There are no imperfections to take comfort in here – no ugly plot of dirt upon which to rest your eyes. From the exquisitely manicured landscapes, to the breathtaking architecture, to the priceless masterpieces dropped like pebbles at every street corner, every inch of the city is beautiful – almost confrontationally so. 

The people are also good examples of this. Never have I come across more poise and polish than I have in Paris. The men have a graceful but somewhat bored look about them, as if they demand your attention but also don’t have the slightest patience for it. The women are so flawless – their outfits carefully put together, not a strand of hair out of place – that it makes you want to stand and applaud when they walk by. 

There’s an unattainablity to it, the whole city just out of your reach.

But my god – if you can grasp it like we did for a few fleeting days, what an experience.

Here was our first day: 

We hailed a cab from the airport, and our driver was a very amiable Haitian man. The ride was pleasant enough (if you don’t count going 90 miles per hour on the freeway) until we got into the city. That’s where, apparently, all driving rules become guidelines and all common courtesy goes out the window. ***there must be 10-15 car accidents on each street daily***The streets of Paris are built in such a way that it’s almost like the city planners were aiming for the most accidents possible. The lanes are so narrow that I don’t think I exhaled the entire ride, and the cab driver shouted at every third car or pedestrian, “With CAUTION, my god…” while blaring his horn. We would come to learn during our time in Paris that this was not at all uncommon – we had similar experiences in every taxi.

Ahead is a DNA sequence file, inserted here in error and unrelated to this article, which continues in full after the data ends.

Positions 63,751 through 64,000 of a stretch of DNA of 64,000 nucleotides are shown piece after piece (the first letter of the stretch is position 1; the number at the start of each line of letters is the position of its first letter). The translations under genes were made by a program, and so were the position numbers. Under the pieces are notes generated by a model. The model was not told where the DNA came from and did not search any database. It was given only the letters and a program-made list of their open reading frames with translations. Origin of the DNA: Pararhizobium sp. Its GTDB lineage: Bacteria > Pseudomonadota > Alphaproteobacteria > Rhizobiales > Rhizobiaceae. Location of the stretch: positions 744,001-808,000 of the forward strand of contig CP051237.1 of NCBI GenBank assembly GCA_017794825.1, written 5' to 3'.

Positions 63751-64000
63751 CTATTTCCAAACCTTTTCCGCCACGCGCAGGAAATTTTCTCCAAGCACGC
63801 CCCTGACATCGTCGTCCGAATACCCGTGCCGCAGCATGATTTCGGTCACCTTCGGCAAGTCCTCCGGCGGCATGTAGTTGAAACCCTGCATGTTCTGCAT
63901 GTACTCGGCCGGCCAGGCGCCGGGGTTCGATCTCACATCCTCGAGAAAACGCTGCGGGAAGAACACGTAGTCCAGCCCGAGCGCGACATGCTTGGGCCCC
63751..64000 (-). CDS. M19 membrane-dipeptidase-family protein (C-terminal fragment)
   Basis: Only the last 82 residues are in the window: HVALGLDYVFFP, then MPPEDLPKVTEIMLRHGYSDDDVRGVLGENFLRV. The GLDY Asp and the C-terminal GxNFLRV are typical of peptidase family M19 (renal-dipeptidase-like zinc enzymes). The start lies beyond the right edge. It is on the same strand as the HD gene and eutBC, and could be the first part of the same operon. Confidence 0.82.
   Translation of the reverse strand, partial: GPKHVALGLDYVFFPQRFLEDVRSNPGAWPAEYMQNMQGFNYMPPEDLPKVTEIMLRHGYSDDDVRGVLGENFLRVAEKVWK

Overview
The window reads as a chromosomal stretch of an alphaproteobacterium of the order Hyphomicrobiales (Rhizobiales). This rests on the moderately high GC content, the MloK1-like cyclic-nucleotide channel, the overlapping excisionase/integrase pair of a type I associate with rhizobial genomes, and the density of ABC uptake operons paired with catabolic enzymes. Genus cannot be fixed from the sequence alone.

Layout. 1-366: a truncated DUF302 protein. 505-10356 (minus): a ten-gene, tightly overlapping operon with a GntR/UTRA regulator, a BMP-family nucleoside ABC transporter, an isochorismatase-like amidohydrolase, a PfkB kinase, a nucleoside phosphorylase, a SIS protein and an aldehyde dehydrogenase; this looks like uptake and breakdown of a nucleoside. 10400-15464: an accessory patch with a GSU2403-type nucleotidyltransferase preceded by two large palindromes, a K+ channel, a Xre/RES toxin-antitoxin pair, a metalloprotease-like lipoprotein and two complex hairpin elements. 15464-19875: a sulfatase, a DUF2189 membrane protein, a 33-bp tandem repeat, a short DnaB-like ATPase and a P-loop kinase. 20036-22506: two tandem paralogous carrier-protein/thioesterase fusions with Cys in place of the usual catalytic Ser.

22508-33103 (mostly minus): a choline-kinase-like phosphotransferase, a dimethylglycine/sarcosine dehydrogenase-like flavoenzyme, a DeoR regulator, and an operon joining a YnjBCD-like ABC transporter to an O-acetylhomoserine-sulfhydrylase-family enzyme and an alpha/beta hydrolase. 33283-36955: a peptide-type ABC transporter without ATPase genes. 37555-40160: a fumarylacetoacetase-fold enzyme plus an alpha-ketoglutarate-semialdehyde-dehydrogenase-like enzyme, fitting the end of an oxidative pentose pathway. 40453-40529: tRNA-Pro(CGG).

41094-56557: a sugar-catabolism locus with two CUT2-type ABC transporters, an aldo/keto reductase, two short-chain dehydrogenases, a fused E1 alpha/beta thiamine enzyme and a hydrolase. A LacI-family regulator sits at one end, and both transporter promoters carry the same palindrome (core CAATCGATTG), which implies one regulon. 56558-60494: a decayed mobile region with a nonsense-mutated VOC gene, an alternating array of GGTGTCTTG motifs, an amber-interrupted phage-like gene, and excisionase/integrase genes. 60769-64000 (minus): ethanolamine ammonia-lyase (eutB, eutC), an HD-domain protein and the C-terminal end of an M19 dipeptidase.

Even still though, we arrived at our hotel in La Ville de L’amour in one piece, and with enough daylight to still do some exploring. 

The concierge recommended an “after work” (which we think means “happy hour”) cafe within a couple blocks from the hotel, so we set off in the light rain. At the cafe we ordered a cheese board and red wine (two foods I would have much more of in the days to come).

The rest of the evening can be best characterized by the word “yes.”

We passed a back alley bar with no name and no patrons – did we want to go in? Yes. The proprietor gestured to us in incomprehensible French – would we like to sit down? Yes. The special cocktail of the night was served out of a ladle from a big glass punchbowl on the counter. Do we dare to try it? Yes.

We moseyed our way to the next venue for dinner – a classy joint with that quintessentially French script font. Taylor shocked and impressed our waiter by ordering the special reserve vintage bottle of wine from the top of the menu.